This is not a new backup infielder for the Dodgers. Hyun-Jin Ryu Bobblehead Night is May 27.
By Jon Weisman
Since Chone Figgins was sent to Albuquerque, I’ve spent a little time thinking about this four-man bench the Dodgers are using. Normally, a 13-man pitching staff strikes me as excessive, but it’s hard to deny that right now, the 25th spot on the roster is better spent on an arm than … well, an arm and all the other body parts that position players use.
The five existing outfielders have the grass portion of Dodger Stadium covered. Juan Uribe, Hanley Ramirez and Adrian Gonzalez aren’t coming out for a pinch-hitter anytime soon, and Dee Gordon and Justin Turner have locked up second base. If anyone needs a rest or is knocked out by injury mid-game, Scott Van Slyke can play first, and Turner the rest.
The Dodgers are thin in the pinch-hitting department, but it’s also not something they’ve done much of. In 20 games, the Dodgers have used 29 pinch-hitters — less than two per game. That’s not to say that with a deeper bench there wouldn’t have been more, but it wouldn’t have been much more. Last year, the Dodgers gave 209 plate appearances to pinch-hitters.
Figgins, believe it or not, is the only Dodger pinch-hitter to reach base more than twice this season, and 20 games into 2014, the Dodgers still don’t have a pinch-homer, pinch-triple or pinch-double. (They do have a pinch-sacrifice fly, from Justin Turner.)
By comparison, the 2014 Dodgers have gone to the bullpen 79 times, practically four times a game, for a total of 74 1/3 innings. And even the guys who have struggled some this year have an impact by taking away innings that would otherwise stress out the others. In most cases, a pinch-hitter is there for a minute and then gone.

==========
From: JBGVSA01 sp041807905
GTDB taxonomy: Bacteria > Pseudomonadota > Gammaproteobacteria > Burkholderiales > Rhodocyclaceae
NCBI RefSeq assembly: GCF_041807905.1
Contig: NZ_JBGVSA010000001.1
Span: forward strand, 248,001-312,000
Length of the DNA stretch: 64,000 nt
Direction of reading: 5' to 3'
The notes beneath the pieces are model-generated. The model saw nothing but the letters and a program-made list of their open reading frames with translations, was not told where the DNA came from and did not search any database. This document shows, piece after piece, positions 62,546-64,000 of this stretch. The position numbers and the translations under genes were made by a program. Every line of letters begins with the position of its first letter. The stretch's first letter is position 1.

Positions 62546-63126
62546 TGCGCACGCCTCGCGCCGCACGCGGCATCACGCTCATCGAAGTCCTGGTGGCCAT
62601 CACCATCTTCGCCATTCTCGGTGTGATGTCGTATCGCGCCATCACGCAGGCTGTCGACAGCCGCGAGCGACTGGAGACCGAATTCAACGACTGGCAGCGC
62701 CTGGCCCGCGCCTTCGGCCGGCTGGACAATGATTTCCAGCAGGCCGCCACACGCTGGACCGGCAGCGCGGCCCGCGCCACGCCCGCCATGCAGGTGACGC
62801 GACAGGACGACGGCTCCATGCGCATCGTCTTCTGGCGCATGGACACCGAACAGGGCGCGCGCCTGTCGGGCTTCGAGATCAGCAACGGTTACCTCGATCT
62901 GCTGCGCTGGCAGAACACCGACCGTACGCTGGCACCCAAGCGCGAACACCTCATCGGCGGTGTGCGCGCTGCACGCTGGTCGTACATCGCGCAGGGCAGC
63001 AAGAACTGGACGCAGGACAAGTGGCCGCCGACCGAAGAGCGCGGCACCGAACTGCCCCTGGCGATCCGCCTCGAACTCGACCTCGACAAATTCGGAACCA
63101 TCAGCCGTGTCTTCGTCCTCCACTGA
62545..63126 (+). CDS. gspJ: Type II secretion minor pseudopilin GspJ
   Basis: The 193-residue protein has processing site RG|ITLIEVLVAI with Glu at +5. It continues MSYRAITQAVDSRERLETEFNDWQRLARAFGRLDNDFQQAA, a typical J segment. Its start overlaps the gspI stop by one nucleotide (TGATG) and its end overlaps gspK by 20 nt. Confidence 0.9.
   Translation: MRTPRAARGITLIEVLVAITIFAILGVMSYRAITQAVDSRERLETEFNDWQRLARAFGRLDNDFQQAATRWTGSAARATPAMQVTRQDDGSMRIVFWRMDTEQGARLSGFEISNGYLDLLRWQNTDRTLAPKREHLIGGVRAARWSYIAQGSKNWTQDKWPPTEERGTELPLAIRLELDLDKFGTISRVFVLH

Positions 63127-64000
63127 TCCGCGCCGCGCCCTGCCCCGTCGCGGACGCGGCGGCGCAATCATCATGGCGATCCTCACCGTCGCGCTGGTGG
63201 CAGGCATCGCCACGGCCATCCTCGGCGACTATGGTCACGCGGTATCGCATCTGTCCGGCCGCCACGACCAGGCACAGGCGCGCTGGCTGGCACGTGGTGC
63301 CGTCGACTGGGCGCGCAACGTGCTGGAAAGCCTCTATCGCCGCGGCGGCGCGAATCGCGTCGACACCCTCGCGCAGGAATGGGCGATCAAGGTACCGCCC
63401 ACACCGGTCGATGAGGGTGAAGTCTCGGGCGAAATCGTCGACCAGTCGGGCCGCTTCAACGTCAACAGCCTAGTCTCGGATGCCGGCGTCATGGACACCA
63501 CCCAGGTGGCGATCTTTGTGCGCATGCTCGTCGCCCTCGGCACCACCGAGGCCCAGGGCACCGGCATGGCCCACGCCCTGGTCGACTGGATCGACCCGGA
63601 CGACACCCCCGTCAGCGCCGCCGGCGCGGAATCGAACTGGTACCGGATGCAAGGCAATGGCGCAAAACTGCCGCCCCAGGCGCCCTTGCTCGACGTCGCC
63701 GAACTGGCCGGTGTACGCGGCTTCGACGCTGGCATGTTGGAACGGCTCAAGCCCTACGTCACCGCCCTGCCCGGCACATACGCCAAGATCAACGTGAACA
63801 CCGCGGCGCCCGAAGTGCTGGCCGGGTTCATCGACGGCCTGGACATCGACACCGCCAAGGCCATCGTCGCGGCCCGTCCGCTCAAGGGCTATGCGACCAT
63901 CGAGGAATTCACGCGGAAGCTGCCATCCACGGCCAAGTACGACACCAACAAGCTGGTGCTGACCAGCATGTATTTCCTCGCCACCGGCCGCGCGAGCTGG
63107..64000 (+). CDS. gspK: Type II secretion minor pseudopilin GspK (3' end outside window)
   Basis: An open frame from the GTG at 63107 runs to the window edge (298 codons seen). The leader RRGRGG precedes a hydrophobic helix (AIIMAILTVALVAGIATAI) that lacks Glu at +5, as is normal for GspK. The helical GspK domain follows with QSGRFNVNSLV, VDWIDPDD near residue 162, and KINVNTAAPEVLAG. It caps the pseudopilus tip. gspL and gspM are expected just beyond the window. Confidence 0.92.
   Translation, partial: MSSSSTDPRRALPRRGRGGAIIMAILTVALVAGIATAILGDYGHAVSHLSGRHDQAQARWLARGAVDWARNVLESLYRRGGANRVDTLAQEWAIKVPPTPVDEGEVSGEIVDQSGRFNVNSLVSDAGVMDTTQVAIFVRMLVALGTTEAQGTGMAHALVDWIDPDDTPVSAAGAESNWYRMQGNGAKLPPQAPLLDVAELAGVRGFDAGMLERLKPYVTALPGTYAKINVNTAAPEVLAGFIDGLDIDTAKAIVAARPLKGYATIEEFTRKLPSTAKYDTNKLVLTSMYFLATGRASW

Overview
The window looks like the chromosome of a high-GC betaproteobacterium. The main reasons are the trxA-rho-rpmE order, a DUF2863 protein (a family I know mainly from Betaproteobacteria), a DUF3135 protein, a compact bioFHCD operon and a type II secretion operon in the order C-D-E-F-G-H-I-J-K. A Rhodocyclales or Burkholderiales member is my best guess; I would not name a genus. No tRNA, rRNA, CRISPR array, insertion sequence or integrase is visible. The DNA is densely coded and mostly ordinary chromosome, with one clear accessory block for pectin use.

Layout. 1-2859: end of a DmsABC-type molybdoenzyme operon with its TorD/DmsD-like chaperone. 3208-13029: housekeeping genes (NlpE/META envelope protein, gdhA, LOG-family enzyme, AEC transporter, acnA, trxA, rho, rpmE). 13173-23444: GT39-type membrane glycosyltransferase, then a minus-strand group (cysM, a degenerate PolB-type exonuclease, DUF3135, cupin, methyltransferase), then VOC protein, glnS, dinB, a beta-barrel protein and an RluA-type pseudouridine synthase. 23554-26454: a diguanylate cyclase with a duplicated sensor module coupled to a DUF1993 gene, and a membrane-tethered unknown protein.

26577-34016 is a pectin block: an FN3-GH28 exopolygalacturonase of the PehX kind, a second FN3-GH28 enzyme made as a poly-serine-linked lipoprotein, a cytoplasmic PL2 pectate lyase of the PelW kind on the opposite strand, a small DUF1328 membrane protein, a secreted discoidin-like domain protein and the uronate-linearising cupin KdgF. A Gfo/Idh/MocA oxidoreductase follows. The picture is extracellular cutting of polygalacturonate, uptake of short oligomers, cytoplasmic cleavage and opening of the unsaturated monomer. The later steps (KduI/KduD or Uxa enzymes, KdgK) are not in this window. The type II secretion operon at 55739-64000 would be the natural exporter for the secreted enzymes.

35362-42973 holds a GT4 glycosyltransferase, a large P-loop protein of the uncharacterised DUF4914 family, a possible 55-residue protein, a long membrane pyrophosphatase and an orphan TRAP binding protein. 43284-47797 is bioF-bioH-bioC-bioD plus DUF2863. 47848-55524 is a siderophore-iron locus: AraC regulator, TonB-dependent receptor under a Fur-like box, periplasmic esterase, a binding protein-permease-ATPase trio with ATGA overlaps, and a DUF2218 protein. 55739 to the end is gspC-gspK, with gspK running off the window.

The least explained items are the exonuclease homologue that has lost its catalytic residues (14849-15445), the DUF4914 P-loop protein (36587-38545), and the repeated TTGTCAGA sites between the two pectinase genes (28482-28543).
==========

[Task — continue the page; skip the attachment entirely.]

Where the Dodgers could benefit is where every MLB team could benefit. It would be nice if their backup catcher weren’t held hostage and chained to the bench by the potential of an emergency. For most games, the backup catcher doesn’t exist as an option, meaning that realistically, the Dodgers’ four-man bench is actually three. But until the pitching changes decrease, less is probably more when it comes to the bench.
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This is from a couple weeks back, but still worth a look. “Dr. James Andrews explains why Tommy John surgery is on the rise,” via Craig Calcaterra at Hardball Talk.
His answer: it’s not an anomaly, it’s a trend. And an alarming one, he says, in that so many more of the surgeries he’s performing are for high school pitchers as opposed to professionals with a few years under their belt. Kids are bigger and stronger these days, and their ability to throw harder is outpacing the development of their ulnar collateral ligaments.
But the biggest risk factor he and his researchers are seeing: year-round baseball. The fact that not only do pitchers throw year-round, but that they are pitching in competition year-round, and don’t have time to recover. Also: young players are playing in more than one league, where pitch count and innings rules aren’t coordinated. Another factor: the radar gun. Young pitchers who throw over 85 or so are at risk, and all of them who are on a major league track are throwing that fast or faster, and are going up in effort when scouts with guns are around.